Protection is the art of possible’: Relations between UNHCR and the United States in the 1980s – The case of displaced Salvadorans.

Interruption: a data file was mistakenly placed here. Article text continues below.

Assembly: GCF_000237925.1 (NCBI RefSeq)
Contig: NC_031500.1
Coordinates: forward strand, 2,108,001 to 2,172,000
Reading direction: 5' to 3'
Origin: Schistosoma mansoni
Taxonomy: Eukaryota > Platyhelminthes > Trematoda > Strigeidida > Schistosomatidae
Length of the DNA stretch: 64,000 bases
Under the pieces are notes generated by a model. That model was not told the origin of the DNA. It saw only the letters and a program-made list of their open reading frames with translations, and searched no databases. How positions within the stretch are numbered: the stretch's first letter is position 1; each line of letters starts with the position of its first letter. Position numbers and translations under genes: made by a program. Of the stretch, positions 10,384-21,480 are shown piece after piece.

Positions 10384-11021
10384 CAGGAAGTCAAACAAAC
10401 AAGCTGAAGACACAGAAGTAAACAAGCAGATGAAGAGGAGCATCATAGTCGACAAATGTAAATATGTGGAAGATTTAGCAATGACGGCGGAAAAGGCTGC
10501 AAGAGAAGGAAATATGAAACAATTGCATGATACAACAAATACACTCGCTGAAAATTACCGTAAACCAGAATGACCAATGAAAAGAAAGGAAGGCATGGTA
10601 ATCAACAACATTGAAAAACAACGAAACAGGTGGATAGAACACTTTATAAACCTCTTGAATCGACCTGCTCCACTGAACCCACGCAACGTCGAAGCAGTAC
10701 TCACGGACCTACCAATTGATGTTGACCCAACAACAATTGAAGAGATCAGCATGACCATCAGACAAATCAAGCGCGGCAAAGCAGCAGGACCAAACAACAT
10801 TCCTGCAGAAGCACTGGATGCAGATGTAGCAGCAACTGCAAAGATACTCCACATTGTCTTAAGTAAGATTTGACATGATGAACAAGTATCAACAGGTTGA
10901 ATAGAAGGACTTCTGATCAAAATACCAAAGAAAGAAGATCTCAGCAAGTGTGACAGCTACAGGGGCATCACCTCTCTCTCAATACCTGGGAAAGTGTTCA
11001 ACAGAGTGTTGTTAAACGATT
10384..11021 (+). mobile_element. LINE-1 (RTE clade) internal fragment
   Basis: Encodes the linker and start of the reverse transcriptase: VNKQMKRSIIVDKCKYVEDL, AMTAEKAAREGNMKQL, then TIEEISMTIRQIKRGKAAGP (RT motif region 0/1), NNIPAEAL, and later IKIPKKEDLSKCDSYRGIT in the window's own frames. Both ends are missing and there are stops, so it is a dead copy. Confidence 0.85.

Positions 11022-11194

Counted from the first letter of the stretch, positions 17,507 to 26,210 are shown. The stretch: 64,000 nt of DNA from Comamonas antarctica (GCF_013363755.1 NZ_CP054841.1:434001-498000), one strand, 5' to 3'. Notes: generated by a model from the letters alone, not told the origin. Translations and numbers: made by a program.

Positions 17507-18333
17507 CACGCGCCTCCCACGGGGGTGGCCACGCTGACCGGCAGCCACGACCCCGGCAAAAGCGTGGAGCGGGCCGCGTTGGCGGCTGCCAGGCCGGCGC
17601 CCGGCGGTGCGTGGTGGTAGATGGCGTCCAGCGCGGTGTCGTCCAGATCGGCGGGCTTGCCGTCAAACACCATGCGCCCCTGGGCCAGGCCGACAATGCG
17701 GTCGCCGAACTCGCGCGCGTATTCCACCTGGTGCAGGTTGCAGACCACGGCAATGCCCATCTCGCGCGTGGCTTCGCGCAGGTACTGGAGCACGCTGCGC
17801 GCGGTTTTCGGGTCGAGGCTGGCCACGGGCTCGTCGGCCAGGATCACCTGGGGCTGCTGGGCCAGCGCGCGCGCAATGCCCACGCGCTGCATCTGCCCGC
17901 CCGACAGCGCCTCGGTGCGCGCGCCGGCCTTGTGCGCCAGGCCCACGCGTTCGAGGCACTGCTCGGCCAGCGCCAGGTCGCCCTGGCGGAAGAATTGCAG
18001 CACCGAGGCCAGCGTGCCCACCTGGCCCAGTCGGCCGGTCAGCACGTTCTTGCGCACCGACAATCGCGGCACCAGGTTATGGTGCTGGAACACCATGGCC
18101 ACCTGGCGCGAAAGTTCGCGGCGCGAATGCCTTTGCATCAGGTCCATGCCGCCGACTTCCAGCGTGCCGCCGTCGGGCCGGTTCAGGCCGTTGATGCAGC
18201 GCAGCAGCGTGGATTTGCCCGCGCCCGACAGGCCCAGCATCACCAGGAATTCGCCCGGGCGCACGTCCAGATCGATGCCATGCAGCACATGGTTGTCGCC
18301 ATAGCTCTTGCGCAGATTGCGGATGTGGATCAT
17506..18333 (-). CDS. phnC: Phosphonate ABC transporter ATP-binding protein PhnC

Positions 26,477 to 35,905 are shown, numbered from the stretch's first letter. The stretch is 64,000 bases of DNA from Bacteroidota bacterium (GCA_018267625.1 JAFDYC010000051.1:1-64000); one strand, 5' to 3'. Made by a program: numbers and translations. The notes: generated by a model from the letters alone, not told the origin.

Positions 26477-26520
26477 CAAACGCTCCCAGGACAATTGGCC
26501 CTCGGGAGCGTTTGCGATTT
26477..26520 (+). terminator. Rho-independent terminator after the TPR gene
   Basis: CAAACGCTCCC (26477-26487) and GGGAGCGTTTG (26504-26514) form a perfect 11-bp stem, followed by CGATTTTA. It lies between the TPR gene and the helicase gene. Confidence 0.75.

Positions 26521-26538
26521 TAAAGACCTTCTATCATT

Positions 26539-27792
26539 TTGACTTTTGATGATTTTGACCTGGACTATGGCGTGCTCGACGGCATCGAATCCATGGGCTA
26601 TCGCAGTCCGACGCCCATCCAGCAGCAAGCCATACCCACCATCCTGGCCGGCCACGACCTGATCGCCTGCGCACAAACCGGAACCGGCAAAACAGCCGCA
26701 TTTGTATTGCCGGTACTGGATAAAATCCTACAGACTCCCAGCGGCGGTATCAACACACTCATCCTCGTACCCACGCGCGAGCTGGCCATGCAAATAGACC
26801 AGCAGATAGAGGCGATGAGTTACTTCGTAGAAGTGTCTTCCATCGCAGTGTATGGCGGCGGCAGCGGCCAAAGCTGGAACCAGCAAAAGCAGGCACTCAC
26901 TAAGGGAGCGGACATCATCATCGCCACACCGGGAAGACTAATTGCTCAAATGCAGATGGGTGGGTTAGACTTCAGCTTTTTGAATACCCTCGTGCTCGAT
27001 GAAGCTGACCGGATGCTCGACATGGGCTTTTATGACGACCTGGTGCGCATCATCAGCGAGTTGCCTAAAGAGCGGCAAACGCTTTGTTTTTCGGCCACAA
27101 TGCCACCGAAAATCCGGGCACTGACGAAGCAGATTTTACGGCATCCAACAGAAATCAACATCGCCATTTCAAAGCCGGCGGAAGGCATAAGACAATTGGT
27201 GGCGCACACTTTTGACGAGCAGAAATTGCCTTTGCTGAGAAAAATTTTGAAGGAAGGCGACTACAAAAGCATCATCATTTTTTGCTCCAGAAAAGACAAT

UNHCR is often depicted as an agency highly influenced by the United States and the West during the Cold War. On the other hand, authors have insisted on the relative gradual emancipation process from great powers’ control experienced by UNHCR since 1951. In this context, this article asks how far the UN Refugee Agency could go in “criticizing” the United States or signaling a disapproval of US policies when warranted. What was the Agency’s margin of action? To address these questions on the basis of recently declassified UNHCR documents, this article focuses on the case of displaced Salvadorans in the US and the American policy of deporting them back to their country of origin. Protection being the “art of possible”, it is shown that UNHCR developed strategies designed to gather information on the plight of displaced Salvadorans and press the Reagan Administration on this issue. While the UN Refugee agency was obviously not in a position to coerce the US Government, it nevertheless did all it could to fulfill its humanitarian mandate, in a clear Cold War context.

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